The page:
Paul Dorian sends word that there’s a change brewing in the Arctic that may result in a massive and extended cold outbreak for the Northern hemisphere, much like what we saw in late December and early January when record breaking cold swamped the eastern USA. He writes:
We are now experiencing warmer-than-normal weather conditions in the eastern US and there will be mild spells right into the first week of February, but the signs are increasing for a return to a cold pattern next month and it may very well last for an extended period of time. The MJO is a tropical disturbance that propagates around the global tropics and it will be transitioning into “phases” during the month of February that are conducive to colder-than-normal weather in the eastern US. In addition, stratospheric warming will unfold over the next week or so in the polar region of the Northern Hemisphere and this can set off a chain of events in the atmosphere that ultimately results in colder-than-normal weather for the eastern US. There are other signals as well that support the notion of a return to cold in the eastern US and it very well could stick around for awhile.
Madden Julian Oscillation (MJO)
The MJO is a tropical disturbance that propagates eastward around the global tropics with a cycle on the order of 30-60 days. It is a large-scale coupling between atmospheric circulation and tropical deep convection (thunderstorms). The MJO not only has wide ranging impacts on the patterns of precipitation, surface temperatures, and atmospheric circulation in the tropics, but also influences precipitation and temperature patterns across the globe. Specifically, one significant impact of the MJO over the U.S. during the northern hemisphere winter is an increase in the frequency and intensity of cold air outbreaks across the central and eastern US.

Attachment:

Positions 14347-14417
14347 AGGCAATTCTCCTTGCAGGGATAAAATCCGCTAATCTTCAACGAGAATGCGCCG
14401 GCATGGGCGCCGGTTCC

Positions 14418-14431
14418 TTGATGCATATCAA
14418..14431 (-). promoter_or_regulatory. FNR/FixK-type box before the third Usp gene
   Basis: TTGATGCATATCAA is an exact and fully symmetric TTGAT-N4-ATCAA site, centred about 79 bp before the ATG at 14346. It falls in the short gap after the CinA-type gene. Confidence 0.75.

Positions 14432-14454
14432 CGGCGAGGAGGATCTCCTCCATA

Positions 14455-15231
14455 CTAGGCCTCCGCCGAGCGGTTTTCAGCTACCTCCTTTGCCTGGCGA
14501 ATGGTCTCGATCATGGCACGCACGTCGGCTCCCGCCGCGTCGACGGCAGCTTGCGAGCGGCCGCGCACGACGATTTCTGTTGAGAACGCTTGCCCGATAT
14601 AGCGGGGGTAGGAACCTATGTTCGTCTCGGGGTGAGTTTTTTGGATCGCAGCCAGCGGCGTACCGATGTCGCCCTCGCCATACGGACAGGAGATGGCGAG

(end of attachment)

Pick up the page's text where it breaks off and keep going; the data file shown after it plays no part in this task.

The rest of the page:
Specifically, one significant impact of the MJO over the U.S. during the northern hemisphere winter is an increase in the frequency and intensity of cold air outbreaks across the central and eastern US.
This time of year, phases 5, 6 and 7 of the MJO index signal warmer-than-normal temperatures in the central and eastern U.S., but beyond that time, the MJO is likely to propagate into phases 8, 1 and 2 which usually are correlated with colder-than-normal weather in the central and eastern US during this time of year. In fact, the MJO index is forecasted to increase in amplitude when it enters phase 7 (i.e., move farther away from the inner circle), and an increase in amplitude may actually further influence the overall pattern around here in February.
Another way to monitor the potential for Arctic air outbreaks in the eastern U.S. is to follow what is happening in the stratosphere over the polar region of the Northern Hemisphere. Sudden stratospheric warming (SSW) events are large, rapid temperature rises in the winter polar stratosphere and they can set off a chain of events in the atmosphere that ultimately lead to Arctic air outbreaks from northern Canada into the central and eastern U.S. Indeed, there is strong evidence for stratospheric warming to take place in the Northern Hemisphere over the next five-to-ten days (top) and this often increases the chances for colder-than-normal air masses to drop southward from high latitudes and into the middle latitudes.
Other supporting signals for February cold
Two other supporting signals for cold weather in the eastern US following this warmer-than-normal stretch include the outlook of Arctic Oscillation (AO) index and the current snow cover extent across the Northern Hemisphere.
Read his entire forecast here at Vencore Weather. Well worth your time.
Meanwhile from WeatherBell:
Here is the beginning of the outbreak:
Joe Bastardi weighs in…